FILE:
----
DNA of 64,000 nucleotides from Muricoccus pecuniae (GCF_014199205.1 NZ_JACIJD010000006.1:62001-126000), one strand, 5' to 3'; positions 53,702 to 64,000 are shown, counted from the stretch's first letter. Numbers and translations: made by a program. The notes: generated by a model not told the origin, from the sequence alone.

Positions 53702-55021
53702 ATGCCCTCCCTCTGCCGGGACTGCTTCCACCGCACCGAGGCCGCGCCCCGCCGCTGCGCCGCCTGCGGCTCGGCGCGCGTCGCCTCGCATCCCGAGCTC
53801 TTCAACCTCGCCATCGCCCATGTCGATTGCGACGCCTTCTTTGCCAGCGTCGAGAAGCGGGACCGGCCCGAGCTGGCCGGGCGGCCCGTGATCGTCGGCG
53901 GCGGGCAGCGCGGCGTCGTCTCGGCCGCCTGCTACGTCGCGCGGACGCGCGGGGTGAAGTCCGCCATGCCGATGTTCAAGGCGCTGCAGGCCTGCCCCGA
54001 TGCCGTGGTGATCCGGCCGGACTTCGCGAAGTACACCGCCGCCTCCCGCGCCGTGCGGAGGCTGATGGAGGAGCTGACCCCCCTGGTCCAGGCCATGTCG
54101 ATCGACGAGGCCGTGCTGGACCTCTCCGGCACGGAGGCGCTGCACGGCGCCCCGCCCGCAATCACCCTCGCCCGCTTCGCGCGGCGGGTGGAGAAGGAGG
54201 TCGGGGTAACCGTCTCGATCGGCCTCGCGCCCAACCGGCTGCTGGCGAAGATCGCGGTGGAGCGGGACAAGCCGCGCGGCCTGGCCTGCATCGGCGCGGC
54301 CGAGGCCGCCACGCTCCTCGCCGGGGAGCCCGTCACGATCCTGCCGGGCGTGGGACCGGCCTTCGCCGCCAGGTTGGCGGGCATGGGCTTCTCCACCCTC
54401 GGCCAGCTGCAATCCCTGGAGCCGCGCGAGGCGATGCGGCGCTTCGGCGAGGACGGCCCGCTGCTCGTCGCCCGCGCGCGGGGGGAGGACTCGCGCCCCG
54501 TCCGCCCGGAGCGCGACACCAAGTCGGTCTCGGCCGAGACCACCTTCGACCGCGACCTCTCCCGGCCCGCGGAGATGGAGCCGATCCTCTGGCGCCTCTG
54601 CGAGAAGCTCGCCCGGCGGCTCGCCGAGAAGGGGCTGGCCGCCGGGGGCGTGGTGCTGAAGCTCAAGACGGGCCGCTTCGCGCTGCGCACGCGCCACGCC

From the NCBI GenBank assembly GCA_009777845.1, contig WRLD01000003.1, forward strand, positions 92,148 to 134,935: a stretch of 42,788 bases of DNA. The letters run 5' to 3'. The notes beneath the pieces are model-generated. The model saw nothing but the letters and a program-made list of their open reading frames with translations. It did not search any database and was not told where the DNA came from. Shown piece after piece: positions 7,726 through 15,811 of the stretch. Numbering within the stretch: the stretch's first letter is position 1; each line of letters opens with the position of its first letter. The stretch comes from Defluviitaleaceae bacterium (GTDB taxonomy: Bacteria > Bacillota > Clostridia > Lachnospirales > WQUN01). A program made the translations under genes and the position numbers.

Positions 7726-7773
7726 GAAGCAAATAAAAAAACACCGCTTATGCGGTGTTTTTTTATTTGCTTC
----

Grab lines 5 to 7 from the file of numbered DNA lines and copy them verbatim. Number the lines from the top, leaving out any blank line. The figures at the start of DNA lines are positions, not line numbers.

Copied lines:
53901 GCGGGCAGCGCGGCGTCGTCTCGGCCGCCTGCTACGTCGCGCGGACGCGCGGGGTGAAGTCCGCCATGCCGATGTTCAAGGCGCTGCAGGCCTGCCCCGA
54001 TGCCGTGGTGATCCGGCCGGACTTCGCGAAGTACACCGCCGCCTCCCGCGCCGTGCGGAGGCTGATGGAGGAGCTGACCCCCCTGGTCCAGGCCATGTCG
54101 ATCGACGAGGCCGTGCTGGACCTCTCCGGCACGGAGGCGCTGCACGGCGCCCCGCCCGCAATCACCCTCGCCCGCTTCGCGCGGCGGGTGGAGAAGGAGG